Salvation Army responds to floods in Quebec

The Salvation Army Responds to Flood Situations Across Canada


As many Canadians across the country deal with massive spring flooding, The Salvation Army’s Emergency Disaster Services teams have been mobilized to provide support.

Toronto, ON May 9, 2017—The Salvation Army’s Emergency Disaster Services teams have been providing food, drinks and support to first responders, sand baggers and evacuees during recent floods in British Columbia, Ontario and Quebec. In Kelowna, B.C., the local Salvation Army church is being used as a reception centre where those impacted can receive practical assistance. In Eastern Ontario, The Salvation Army is providing emergency food services, clothing provision, and emotional and spiritual care at evacuation centres as well as near incident sites in communities such as Ottawa, Minden Hills and Clarence-Rockland. And in Rigaud, Quebec, The Salvation Army is serving meals to first responders and volunteers doing the sand bagging as well as providing emotional and spiritual support for those evacuated. Salvation Army response personnel remain on stand-by in Nova Scotia and New Brunswick, should assistance be requested.

“The Salvation Army is committed to supporting responders, work crews and those impacted by floods all across Canada,” says Perron Goodyear, The Salvation Army’s Director of Emergency Disaster Services for Canada. “Our Emergency Disaster Services personnel have been working tirelessly and will continue to do so for as long as needed.” Often assigned a specific role in emergency situations, The Army’s established and well-rehearsed emergency protocols allow the organization to deliver fast, efficient service to first responders as well as those directly impacted. The Salvation Army endeavours to ease human suffering wherever it is found and draws on a wide range of resources which rapidly shift into action when a disaster strikes.

To make a donation to support The Salvation Army’s response efforts, visit or or call 1-800-Sal-Army.

About The Salvation Army:

The Salvation Army is an international Christian organization that began its work in Canada in 1882 and has grown to become one of the largest direct providers of social services in the country. The Salvation Army gives hope and support to vulnerable people in 400 communities across Canada and in 128 countries around the world. The Salvation Army offers practical assistance for children and families, often tending to the basic necessities of life, providing shelter for homeless people and rehabilitation for people who have lost control of their lives to an addiction. When you give to The Salvation Army, you are investing in the future of marginalized and overlooked people in your community.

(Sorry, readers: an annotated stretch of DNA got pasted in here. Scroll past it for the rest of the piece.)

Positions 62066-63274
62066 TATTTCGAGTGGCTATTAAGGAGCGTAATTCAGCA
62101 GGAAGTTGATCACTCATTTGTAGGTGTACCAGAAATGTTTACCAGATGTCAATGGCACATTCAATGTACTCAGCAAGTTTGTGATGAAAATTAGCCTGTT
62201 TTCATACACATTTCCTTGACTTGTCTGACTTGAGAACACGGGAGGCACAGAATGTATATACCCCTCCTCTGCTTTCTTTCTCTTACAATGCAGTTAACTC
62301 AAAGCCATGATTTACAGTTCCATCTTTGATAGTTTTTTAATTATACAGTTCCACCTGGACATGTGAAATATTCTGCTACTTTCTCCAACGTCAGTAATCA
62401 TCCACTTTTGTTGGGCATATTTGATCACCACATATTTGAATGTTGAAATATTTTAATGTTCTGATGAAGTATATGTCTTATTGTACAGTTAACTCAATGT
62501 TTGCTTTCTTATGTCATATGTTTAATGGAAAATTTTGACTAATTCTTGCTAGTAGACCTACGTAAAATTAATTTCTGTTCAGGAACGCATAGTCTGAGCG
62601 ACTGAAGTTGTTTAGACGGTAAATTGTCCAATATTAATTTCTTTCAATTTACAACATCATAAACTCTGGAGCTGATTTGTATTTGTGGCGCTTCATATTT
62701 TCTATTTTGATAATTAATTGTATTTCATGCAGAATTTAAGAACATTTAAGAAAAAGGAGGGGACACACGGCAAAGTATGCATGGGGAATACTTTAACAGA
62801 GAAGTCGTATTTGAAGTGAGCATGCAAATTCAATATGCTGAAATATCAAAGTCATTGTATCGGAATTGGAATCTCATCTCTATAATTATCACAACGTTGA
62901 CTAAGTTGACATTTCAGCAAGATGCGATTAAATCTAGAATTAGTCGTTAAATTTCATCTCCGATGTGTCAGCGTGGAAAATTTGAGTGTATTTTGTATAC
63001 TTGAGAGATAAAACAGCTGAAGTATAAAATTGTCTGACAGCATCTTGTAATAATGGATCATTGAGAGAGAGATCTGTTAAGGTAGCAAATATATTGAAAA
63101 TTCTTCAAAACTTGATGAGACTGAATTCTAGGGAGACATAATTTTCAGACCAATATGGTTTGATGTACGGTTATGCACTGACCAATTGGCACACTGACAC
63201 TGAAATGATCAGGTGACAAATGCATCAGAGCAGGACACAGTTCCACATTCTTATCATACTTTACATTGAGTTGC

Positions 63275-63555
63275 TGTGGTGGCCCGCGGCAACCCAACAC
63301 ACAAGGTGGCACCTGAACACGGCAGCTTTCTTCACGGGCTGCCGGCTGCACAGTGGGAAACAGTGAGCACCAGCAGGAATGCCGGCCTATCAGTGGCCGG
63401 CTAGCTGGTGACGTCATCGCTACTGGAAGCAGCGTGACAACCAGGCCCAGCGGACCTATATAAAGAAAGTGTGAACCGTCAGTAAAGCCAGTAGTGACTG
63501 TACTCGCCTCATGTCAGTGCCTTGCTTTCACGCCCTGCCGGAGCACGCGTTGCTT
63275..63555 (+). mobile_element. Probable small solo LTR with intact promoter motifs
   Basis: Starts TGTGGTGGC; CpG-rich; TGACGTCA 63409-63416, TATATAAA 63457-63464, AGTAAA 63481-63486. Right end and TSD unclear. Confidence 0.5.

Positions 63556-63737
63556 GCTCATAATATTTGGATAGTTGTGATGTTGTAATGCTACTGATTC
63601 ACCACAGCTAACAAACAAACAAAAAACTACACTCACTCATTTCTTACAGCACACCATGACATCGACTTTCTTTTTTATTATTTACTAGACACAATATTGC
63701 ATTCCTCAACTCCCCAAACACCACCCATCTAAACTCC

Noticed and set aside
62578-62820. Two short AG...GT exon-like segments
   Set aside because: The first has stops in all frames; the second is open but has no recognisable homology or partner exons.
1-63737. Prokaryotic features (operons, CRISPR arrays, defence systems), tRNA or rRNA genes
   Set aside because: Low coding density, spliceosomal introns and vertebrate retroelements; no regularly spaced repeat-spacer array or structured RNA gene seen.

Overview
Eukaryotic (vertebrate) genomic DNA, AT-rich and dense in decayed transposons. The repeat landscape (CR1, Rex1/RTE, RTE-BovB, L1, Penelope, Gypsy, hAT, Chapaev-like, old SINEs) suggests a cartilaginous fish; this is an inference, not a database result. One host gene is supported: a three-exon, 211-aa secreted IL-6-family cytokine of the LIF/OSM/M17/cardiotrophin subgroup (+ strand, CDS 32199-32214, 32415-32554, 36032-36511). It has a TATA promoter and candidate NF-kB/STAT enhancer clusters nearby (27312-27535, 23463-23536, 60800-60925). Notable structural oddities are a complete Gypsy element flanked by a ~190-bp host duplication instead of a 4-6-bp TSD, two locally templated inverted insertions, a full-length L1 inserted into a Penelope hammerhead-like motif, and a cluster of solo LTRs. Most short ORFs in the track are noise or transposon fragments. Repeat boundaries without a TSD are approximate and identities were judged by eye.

For further information please contact:

Perron Goodyear 
Territorial Emergency Disaster Services Director 
The Salvation Army 
Phone: 416-422-6199 
Cell: 416-705-1761


Related Articles

Kids and counsellor enjoy water day at summer camp

Summer Camp Changes Lives in Positive Ways


Healthy, hearty meals, Bible lessons, canoeing, tight ropes and campfires. That’s what close to 4,000 children will experience at Salvation Army camps this year.

Captain Rick Zelinsky, Executive Director for Ontario Camping Ministries, used to attend Salvation Army camp as a child. He says if kids are looking for a fun, well-rounded summer camp experience, this is it.

Young camper enjoys water day at summer camp

“Camp gives them freedom to be a kid,” says Zelinsky. “It’s a great opportunity to meet […]

Michel stands on bridge with mountains in the backdrop

My Life of Addiction


“It was a cloudless, chilly, November day when I stood under the south end of the Pattulo Bridge in Vancouver, scouting for a possible place to sleep,” says Michel. “I’d been homeless for about two months, was sick and tired of my situation, and fantasized about what an alcohol-free life would be like.

“I started drinking at age 15 because it seemed like a fun and adult thing to do. Plus, I was awkward around girls. When I drank it was […]